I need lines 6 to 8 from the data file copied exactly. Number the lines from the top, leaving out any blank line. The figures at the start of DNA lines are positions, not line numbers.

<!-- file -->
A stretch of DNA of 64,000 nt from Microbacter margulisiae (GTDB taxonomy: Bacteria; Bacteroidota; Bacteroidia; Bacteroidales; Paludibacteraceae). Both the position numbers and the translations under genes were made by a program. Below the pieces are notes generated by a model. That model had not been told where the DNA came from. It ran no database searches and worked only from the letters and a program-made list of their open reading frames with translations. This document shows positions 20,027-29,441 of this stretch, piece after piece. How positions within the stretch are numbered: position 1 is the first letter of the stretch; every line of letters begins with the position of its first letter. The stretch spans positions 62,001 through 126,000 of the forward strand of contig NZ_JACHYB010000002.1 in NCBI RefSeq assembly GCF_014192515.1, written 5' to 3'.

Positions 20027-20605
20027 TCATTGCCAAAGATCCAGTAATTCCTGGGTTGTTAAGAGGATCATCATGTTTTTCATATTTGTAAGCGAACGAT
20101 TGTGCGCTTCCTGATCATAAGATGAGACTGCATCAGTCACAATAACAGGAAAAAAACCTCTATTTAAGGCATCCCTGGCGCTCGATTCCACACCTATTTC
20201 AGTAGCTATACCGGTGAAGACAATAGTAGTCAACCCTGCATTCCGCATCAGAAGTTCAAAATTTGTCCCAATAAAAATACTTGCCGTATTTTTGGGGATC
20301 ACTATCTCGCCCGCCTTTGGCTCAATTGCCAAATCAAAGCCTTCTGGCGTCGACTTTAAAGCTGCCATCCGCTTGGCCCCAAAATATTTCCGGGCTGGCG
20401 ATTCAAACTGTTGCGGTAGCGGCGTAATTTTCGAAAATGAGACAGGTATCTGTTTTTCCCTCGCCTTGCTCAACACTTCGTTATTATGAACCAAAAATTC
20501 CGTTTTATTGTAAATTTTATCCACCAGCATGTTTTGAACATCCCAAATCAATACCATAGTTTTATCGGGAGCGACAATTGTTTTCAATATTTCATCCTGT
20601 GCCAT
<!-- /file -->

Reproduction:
20301 ACTATCTCGCCCGCCTTTGGCTCAATTGCCAAATCAAAGCCTTCTGGCGTCGACTTTAAAGCTGCCATCCGCTTGGCCCCAAAATATTTCCGGGCTGGCG
20401 ATTCAAACTGTTGCGGTAGCGGCGTAATTTTCGAAAATGAGACAGGTATCTGTTTTTCCCTCGCCTTGCTCAACACTTCGTTATTATGAACCAAAAATTC
20501 CGTTTTATTGTAAATTTTATCCACCAGCATGTTTTGAACATCCCAAATCAATACCATAGTTTTATCGGGAGCGACAATTGTTTTCAATATTTCATCCTGT